With all respect to the Subcommittee, my first point today is to suggest that the title of this hearing does not capture the issue before us. Rather than discussing ways to change the Clean Air Act to harmonize with an independently determined national energy policy, we need to define our tasks as identifying the goals that are important to Americans in the areas of energy, public health protection, and environmental quality and then designing energy and clean air policies that support these goals. I think any objective view of the historical record would demonstrate that the way we have pursued our energy goals in the past has interfered with Americans' desire for clean air, rather than the other way around. Today's hearing appears to be prompted by concerns that the Clean Air Act is interfering with meeting the nation's energy needs. While I welcome the opportunity to speak to these claims, I think it would be healthy for your sister committee, the Senate Committee on Energy and Natural Resources, to hold a hearing to review widespread concerns regarding the impact of our energy policies on public health and the environment. NRDC certainly would appreciate any encouragement you can give your colleagues on that Committee. Perhaps Senators Campbell, Graham, and Wyden, who serve on both Committees, could form an Health, Energy, Environment Harmony Caucus! In this testimony I would like to touch on three topics: the need to clean up electric power plants, the flaws in President Bush' change of position on including carbon dioxide in that program, and the role of new source pollution control requirements in the nation's air quality management program and useful improvements to that program.
I. The Need for a Comprehensive Program to Clean up Polluting Power Plants.
Today, electricity generation imposes an enormous burden of air pollution on the American public and the great bulk of that pollution comes from plants that are not meeting technically feasible, affordable modern environmental performance standards. This fact is the product of actions, both lawful and unlawful, that have resulted in an electric generating fleet that is older, dirtier, and less efficient than is needed to protect health and the environment.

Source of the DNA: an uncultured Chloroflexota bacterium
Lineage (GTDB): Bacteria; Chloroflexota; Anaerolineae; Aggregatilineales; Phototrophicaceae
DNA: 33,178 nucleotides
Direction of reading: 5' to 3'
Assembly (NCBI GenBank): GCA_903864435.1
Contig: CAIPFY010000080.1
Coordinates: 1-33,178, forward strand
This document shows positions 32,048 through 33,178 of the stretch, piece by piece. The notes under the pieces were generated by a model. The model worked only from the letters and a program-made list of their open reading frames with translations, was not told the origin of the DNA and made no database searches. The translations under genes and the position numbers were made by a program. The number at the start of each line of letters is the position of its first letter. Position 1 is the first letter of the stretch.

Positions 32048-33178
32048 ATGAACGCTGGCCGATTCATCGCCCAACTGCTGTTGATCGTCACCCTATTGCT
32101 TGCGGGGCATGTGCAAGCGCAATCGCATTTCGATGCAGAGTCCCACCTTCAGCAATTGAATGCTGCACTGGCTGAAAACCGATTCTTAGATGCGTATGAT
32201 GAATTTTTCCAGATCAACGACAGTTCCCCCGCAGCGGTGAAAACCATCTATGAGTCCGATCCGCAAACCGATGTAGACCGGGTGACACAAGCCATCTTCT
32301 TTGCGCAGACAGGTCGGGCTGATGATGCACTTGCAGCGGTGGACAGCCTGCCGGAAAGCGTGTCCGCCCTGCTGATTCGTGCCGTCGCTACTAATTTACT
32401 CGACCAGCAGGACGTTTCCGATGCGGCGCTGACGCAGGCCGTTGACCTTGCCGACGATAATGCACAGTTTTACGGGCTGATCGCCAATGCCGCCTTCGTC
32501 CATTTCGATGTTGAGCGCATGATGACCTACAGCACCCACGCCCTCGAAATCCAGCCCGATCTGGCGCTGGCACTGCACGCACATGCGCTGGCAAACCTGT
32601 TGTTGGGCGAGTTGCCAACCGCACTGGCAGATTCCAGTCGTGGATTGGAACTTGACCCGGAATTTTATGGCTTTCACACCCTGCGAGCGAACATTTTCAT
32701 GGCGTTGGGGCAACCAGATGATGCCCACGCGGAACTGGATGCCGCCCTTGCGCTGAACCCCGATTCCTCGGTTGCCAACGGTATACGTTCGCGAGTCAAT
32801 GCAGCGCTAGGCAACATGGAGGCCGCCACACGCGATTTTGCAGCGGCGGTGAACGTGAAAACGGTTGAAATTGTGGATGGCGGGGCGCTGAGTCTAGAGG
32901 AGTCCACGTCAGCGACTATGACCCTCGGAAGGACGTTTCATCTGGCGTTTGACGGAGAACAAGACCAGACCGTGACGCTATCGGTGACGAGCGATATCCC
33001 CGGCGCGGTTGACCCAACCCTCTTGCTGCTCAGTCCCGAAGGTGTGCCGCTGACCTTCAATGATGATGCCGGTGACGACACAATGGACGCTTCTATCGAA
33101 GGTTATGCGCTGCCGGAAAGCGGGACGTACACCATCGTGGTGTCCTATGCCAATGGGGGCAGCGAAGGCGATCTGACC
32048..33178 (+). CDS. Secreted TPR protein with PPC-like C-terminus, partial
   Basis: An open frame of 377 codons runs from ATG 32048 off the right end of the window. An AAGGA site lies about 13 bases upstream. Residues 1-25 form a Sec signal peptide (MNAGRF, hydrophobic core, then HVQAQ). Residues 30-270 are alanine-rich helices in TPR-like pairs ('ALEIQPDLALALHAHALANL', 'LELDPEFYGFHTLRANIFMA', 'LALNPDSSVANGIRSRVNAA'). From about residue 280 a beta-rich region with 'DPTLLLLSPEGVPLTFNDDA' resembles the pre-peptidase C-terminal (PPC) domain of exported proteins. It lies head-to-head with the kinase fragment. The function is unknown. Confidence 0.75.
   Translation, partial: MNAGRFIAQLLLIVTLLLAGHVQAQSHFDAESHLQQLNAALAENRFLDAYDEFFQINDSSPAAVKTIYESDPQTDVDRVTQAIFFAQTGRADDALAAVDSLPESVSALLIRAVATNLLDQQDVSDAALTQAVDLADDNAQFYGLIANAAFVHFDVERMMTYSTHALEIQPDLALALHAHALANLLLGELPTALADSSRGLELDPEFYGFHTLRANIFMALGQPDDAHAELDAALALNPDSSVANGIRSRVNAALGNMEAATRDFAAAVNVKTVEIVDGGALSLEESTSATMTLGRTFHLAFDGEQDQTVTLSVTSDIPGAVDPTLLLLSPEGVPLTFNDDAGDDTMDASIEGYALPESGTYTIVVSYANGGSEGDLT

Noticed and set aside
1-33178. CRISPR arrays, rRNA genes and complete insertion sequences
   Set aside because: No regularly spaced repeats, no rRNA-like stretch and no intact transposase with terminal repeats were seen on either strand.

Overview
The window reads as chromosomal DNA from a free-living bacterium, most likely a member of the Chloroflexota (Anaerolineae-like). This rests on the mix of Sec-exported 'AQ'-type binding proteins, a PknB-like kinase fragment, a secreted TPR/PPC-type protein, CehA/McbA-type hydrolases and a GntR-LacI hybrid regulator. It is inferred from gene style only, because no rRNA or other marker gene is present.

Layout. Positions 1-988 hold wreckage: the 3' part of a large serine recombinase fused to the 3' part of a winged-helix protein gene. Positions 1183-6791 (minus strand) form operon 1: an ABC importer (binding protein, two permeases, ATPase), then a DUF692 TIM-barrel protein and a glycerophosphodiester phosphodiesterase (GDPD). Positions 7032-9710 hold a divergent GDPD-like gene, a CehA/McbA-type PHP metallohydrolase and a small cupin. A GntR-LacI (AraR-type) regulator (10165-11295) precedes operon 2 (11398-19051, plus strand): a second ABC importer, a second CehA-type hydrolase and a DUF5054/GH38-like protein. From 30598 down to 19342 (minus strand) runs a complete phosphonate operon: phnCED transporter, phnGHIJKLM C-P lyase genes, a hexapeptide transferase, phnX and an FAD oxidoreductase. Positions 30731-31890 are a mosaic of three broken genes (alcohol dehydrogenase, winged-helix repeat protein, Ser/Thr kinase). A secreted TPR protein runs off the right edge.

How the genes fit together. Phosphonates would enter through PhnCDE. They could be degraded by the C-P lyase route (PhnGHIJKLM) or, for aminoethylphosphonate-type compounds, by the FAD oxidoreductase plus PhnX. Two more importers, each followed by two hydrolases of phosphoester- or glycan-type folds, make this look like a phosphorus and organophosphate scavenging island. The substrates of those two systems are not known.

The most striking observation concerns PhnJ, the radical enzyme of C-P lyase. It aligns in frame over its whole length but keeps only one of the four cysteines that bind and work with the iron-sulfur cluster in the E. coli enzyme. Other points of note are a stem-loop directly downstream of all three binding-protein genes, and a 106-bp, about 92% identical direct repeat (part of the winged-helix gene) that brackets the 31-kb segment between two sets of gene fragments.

As I explain in greater detail in Part III of my testimony, Congress in 1970 drew a distinction between existing pollution sources and sources that are new or modified: new and modified power plants were required to minimize air pollution through performance standards based on state-of-the-art clean power techniques, while existing, unmodified plants were required to clean up only to the degree needed to address local air quality problems.
There were several reasons for this approach. First, most air quality problems were perceived as local. Second, at the time, the electric power industry was mostly a local one. Third, the exemption was assumed to be temporary-Congress believed existing plants would retire and be replaced by new ones meeting modern performance standards.
Now, nearly 30 years later, the facts on the ground have changed. We know now that many of our most threatening air pollution problems are not local-they are regional, national, and even global. Our electric generating industry is rapidly becoming a national industry with all parts of the country connected by wires over which the product can move anywhere in three large regions of the lower 48 states. And those powerplants that were supposed to retire have, by lawful and unlawful means, kept on running like the Energizer Bunny. As a result, pollution from electric power generation is a dominant cause of nearly all our most pressing air quality related problems.
Four pollutants cause a host of public health and environmental damage: sulfur dioxide, nitrogen oxides, mercury, and the pollutant no one can get away from, carbon dioxide, the dominant greenhouse gas. Electric generation in the U.S. is the largest single source of these four horsemen of air pollution. Electric powerplants release over two-thirds of total U.S. emissions of sulfur dioxide; they release forty per cent of U.S. carbon dioxide; and they release about one-third of the nation's nitrogen oxide and mercury pollution.
These pollutants are responsible for a Pandora's box of health and environmental harm: * fine particles, formed from sulfur and nitrogen emissions, that contribute to tens of thousands of premature deaths in the U.S. each year; * smog, that plagues our major cities, and causes respiratory attacks in kids and seniors; * acid rain, that still damages lakes, streams, forests, and monuments; * regional haze, that spoils trips to national parks for millions of visitors annually; * nitrogen emissions, that help over-fertilize estuaries, including the Chesapeake Bay, Long Island Sound, Pamlico Sound, and the Gulf of Mexico, leading to dead zones where aquatic life perishes; * mercury contamination of lakes and streams, that has lead 40 states to issue continuing advisories of the fish that store this toxin; and, * carbon dioxide driven climate change, that threatens - * to kill millions of people through more destructive floods, droughts, heat waves, intense storms, and climate-related infectious disease; * to produce sea-level rise that would inundate the homes of tens of millions of people and cost hundreds of billions of dollars in damages and for countermeasures in those countries with the resources to respond; and * to destroy complex ecosystems that have evolved over thousands of years under the influence of climate cycles that were not destabilized by fossil fuel combustion.